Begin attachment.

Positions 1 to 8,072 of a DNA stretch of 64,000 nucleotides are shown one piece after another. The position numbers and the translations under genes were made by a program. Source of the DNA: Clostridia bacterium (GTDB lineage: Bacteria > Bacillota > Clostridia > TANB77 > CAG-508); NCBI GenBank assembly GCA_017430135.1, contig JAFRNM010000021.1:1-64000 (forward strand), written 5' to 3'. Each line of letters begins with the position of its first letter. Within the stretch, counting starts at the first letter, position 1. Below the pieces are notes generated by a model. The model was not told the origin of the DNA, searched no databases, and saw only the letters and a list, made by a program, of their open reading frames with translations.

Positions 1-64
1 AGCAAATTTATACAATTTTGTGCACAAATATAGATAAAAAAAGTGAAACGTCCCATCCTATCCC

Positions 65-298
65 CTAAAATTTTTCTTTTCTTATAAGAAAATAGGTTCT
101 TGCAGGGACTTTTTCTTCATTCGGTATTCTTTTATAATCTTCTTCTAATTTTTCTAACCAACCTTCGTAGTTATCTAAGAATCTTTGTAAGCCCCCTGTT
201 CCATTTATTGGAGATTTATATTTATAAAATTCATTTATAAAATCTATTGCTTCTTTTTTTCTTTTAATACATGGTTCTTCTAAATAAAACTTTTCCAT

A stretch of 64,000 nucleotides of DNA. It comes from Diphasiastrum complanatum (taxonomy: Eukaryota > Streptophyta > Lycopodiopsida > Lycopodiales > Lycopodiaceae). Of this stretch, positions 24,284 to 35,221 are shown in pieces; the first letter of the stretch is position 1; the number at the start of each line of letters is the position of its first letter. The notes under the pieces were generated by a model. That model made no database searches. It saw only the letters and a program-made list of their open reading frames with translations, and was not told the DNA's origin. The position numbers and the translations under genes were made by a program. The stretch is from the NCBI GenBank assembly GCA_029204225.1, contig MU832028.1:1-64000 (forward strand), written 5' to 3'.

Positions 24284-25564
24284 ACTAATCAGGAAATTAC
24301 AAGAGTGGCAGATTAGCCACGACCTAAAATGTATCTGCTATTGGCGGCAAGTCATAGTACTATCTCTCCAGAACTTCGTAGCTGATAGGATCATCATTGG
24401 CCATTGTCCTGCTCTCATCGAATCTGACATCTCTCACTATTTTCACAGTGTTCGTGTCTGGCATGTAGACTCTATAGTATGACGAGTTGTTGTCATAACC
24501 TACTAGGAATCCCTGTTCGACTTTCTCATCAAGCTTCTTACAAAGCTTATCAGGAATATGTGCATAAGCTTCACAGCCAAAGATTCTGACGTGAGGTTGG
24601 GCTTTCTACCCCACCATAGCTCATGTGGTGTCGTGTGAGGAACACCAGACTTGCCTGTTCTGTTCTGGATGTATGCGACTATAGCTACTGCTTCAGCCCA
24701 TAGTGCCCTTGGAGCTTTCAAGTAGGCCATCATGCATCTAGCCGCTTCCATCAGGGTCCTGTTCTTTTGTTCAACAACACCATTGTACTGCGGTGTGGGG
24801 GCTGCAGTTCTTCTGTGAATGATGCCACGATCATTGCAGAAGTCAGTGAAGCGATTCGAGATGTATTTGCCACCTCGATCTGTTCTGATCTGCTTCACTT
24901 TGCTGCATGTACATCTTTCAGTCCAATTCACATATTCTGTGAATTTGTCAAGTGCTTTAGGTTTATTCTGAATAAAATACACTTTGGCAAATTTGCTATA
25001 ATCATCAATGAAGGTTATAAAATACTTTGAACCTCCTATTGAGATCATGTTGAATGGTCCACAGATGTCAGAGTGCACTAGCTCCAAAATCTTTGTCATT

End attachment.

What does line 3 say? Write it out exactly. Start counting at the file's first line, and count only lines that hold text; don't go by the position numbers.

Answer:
1 AGCAAATTTATACAATTTTGTGCACAAATATAGATAAAAAAAGTGAAACGTCCCATCCTATCCC